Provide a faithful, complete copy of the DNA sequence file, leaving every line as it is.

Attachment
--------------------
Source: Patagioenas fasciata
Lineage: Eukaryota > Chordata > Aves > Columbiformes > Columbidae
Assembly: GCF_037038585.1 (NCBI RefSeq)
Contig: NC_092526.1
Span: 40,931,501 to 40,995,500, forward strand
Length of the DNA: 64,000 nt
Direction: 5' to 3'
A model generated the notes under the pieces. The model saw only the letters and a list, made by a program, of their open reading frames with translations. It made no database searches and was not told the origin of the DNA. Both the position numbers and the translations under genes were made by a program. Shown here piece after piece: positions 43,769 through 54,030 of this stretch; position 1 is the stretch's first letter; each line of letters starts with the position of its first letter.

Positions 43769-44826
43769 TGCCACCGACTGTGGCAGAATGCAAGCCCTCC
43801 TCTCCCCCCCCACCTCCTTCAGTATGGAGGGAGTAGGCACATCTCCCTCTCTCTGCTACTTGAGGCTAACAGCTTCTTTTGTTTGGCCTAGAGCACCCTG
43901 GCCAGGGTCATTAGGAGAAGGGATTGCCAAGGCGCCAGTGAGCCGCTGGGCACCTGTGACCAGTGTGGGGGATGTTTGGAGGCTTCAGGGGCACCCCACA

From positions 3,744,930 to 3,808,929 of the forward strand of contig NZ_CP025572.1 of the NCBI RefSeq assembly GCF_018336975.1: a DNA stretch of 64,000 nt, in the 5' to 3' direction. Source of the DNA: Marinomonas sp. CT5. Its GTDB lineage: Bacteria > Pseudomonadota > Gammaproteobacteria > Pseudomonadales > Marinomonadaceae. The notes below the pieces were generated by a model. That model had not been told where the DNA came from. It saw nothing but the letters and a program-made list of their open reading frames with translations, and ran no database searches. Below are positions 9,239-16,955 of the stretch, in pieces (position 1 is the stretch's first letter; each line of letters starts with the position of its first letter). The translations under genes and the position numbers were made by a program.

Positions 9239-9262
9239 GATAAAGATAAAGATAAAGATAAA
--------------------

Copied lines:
Source: Patagioenas fasciata
Lineage: Eukaryota > Chordata > Aves > Columbiformes > Columbidae
Assembly: GCF_037038585.1 (NCBI RefSeq)
Contig: NC_092526.1
Span: 40,931,501 to 40,995,500, forward strand
Length of the DNA: 64,000 nt
Direction: 5' to 3'
A model generated the notes under the pieces. The model saw only the letters and a list, made by a program, of their open reading frames with translations. It made no database searches and was not told the origin of the DNA. Both the position numbers and the translations under genes were made by a program. Shown here piece after piece: positions 43,769 through 54,030 of this stretch; position 1 is the stretch's first letter; each line of letters starts with the position of its first letter.

Positions 43769-44826
43769 TGCCACCGACTGTGGCAGAATGCAAGCCCTCC
43801 TCTCCCCCCCCACCTCCTTCAGTATGGAGGGAGTAGGCACATCTCCCTCTCTCTGCTACTTGAGGCTAACAGCTTCTTTTGTTTGGCCTAGAGCACCCTG
43901 GCCAGGGTCATTAGGAGAAGGGATTGCCAAGGCGCCAGTGAGCCGCTGGGCACCTGTGACCAGTGTGGGGGATGTTTGGAGGCTTCAGGGGCACCCCACA

From positions 3,744,930 to 3,808,929 of the forward strand of contig NZ_CP025572.1 of the NCBI RefSeq assembly GCF_018336975.1: a DNA stretch of 64,000 nt, in the 5' to 3' direction. Source of the DNA: Marinomonas sp. CT5. Its GTDB lineage: Bacteria > Pseudomonadota > Gammaproteobacteria > Pseudomonadales > Marinomonadaceae. The notes below the pieces were generated by a model. That model had not been told where the DNA came from. It saw nothing but the letters and a program-made list of their open reading frames with translations, and ran no database searches. Below are positions 9,239-16,955 of the stretch, in pieces (position 1 is the stretch's first letter; each line of letters starts with the position of its first letter). The translations under genes and the position numbers were made by a program.

Positions 9239-9262
9239 GATAAAGATAAAGATAAAGATAAA